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Part 2: Why do CRMs fail to deliver to the original objectives?

Posted by Tony Hall on 24 July 2018
Part 2: Why do CRMs fail to deliver to the original objectives?
Over the past few months we have spoken with twenty B2B companies that have a CRM in place (from 2 months to 8 years) to investigate how their CRM system is performing. We conducted a series of 1-on-1 interviews to get a deep understanding of the following five CRM topics:
  1. The reasons companies implemented their CRM
  2. The original objectives and expected outcomes
  3. The process they used to implement the CRM
  4. The level of buy-in and adoption of the sales team and senior management
  5. The value the CRM delivered to the sales team and senior management and how that compared to their original objectives

This is the second part of the series which focuses on the process the companies used to implement their CRM.

3. The process they used to implement the CRM
In 80% of cases the companies we interviewed were dissatisfied with the way their CRM was implemented, this was due to a variety of reasons.

Here are some of the comments they made that encapsulate their sentiment:

  • "There was way too much time taking sales people and managers out of the field to attend workshops that they were not well equipped to add real value to."
  • "The implementation partner was too focused on data, without a robust plan to gain buy in and support from the sales team."
  • "When the CRM was switched on the sales team were confused as to what it would do to assist them to make more sales."
  • "It took too long to get the CRM up and running."
  • "Too much functionality was switched on, that made it confusing and hard to figure out for the sales team."
  • "The training conducted for the sales team was too focused on the process and it seemed like they had to change their way of working to accommodate the requirements of the CRM, this seemed to be the wrong way around."
  • "The managers were not provided with enough information to assist them to be more effective by using the CRM, this had a very negative impact as they continued to ask the sales team for reports they could run themselves if they knew how to."

In most cases the process to implement the CRM was conducted in four stages:

  1. Run a series of workshops with the managers and selected sales team members to identify the requirements for the CRM
  2. Integrate the relevant data
  3. Pilot test group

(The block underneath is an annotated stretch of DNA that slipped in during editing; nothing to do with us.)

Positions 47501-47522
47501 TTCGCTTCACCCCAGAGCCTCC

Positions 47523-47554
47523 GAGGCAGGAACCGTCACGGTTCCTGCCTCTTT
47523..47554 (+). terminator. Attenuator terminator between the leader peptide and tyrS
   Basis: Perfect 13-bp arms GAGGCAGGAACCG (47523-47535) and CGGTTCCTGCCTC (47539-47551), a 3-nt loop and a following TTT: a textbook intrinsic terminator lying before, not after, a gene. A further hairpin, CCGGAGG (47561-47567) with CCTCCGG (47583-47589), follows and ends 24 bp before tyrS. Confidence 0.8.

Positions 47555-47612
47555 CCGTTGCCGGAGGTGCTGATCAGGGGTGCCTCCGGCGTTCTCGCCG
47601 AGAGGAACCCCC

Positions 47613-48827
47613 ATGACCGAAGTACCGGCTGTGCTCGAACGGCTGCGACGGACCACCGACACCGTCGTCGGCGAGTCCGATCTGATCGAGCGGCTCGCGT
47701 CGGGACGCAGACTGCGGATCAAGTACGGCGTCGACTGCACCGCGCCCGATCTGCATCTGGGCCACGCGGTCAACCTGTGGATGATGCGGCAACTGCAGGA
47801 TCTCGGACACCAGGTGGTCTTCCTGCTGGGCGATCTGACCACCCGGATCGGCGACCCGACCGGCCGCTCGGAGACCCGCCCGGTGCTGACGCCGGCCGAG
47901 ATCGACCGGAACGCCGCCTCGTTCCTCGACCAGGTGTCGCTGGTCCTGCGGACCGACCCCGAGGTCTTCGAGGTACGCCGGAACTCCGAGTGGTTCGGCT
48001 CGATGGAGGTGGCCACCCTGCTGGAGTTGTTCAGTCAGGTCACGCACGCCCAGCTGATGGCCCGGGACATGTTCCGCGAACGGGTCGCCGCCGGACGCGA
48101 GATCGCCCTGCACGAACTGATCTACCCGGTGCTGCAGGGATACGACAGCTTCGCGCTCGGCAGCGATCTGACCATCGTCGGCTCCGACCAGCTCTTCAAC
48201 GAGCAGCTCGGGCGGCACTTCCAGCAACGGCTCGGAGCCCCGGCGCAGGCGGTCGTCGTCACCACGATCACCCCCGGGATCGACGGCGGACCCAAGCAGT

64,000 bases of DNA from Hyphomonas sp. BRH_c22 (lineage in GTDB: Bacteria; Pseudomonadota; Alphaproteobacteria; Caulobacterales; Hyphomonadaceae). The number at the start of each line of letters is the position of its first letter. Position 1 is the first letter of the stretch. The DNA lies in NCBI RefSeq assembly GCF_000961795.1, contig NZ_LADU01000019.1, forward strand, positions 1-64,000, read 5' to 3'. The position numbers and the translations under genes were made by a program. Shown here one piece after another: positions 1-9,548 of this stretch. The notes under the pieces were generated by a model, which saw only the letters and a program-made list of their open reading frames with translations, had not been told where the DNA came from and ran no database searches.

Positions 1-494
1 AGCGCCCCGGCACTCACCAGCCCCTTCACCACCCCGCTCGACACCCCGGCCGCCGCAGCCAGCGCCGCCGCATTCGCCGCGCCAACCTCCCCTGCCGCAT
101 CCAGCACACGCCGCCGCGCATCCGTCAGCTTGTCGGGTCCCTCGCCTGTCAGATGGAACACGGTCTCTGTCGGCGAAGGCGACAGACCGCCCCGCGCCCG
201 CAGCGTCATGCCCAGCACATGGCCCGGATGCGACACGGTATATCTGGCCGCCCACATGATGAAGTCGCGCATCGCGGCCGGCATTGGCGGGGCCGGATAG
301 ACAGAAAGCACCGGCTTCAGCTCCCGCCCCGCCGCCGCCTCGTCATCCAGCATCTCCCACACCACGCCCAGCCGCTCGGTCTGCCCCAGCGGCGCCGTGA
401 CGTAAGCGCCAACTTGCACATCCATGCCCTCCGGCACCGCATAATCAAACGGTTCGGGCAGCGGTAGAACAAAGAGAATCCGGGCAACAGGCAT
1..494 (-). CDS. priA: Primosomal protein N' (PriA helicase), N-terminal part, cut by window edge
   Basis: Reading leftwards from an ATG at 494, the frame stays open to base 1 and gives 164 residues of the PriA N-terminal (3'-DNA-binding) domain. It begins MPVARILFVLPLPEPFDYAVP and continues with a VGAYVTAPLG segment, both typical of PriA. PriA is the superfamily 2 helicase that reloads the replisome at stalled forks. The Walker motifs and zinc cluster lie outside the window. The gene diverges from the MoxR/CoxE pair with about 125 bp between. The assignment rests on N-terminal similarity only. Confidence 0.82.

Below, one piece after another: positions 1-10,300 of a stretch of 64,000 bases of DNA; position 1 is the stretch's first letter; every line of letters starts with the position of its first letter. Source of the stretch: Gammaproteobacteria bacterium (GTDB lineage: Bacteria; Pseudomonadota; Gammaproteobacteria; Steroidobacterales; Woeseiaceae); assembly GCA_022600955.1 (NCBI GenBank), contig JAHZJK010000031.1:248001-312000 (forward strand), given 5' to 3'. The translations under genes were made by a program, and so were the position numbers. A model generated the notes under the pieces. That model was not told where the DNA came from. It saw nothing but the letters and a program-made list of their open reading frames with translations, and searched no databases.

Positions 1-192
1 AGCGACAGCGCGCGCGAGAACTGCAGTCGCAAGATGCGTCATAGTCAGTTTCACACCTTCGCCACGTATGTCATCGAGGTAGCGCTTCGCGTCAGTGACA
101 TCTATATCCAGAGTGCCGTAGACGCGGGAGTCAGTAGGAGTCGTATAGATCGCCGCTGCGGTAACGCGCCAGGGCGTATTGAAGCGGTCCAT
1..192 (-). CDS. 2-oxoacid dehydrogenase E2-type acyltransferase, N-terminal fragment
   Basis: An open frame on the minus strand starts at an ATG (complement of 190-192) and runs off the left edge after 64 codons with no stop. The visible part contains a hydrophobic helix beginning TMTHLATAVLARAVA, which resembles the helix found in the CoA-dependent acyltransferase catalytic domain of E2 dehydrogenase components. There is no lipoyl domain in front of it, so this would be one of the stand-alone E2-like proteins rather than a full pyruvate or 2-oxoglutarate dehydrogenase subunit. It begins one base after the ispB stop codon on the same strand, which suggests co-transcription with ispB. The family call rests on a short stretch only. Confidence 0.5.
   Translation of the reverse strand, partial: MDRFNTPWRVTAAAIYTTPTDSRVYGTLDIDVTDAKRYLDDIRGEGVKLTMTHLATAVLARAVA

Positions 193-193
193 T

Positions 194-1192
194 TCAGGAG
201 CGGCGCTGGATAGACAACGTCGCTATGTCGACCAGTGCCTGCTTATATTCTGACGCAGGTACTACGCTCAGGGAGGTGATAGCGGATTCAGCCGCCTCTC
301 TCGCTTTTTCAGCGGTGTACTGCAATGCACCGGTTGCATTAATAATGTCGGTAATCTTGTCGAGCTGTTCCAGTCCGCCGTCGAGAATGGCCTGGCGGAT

4. Role out to the full team

The feedback we received for each phase was:

Stage 1 - sales team workshops
The biggest issue identified was that the people in these workshops were not in a good position to assist as they had little knowledge of what the CRM should look like. The CRM demonstrations from the implementation partners tended to be short on relevant data so it was hard for the participants to interpret what they were looking at and therefore grasp how they would use the CRM in the field. Many couldn't articulate what value the CRM would be able to deliver to them.

At this very early stage some said their team were disengaged.

Stage 2 - data integration
This phase usually went pretty well, but always took longer than the initial proposals outlined. Most participants would have preferred for the data to be integrated prior to Stage 1 as this would have made it much easier for the sales teams to grasp the whole concept of CRM.

Stage 3 - pilot team trials
This seemed like a good approach to management, however there wasn't a robust approach for the testing. This caused adhoc feedback that lacked consistency across the pilot group. This caused issues on what to change and where the priorities were.

Stage 4 - full team implementation
The feedback we received was the the training was not conducted in a way that provided the sales team with a clear view on what to actually do in the field. There was too much on the process and not enough pragmatic examples of how the sales team would use the CRM each day and what value this would deliver to them at an individual level.
The managers were also left not really understanding how they could use the CRM to improve the performance of their team.

In Part 3 of this series we will reveal the level of buy-in and adoption of the sales team and senior management and the value the CRM delivered to the sales team and senior management and how that compared to their original objectives.

If you would like to have a chat about your CRM or you're planning to implement one soon, drop me a line at tony.hall@beyond19.com.au. I would be happy to share with you some ideas that may assist you to improve your existing implementation or dodge some traps if you are implementing a new CRM.

Don't miss Part 1: Why do CRMs fail to deliver to the original objectives?

 

Author: Tony Hall
About: Tony spent the first 15 years of his career in the retail industry in sales, product management, product sourcing & buying, advertising and general management. The past 20 years he has been in sales & marketing, specialising in sales and sales management behaviours. He has worked with sector leading companies within automotive, banking & finance, capital equipment, construction, retail, insurance, manufacturing, media, professional services and IT industries. As a sales and sales management behavioural expert, Tony has assisted clients to achieve incremental growth, increase market share and profitability through proactive customer engagement and robust go-to-market strategies. He has a strong track record of delivering measurable results for his clients.
Connect via: LinkedIn
Tags: CRM High Performance Sales Sales Behaviours Initiatives Sales Framework Sales Relevance Sales Growth Cadence Mindset Sales Leadership

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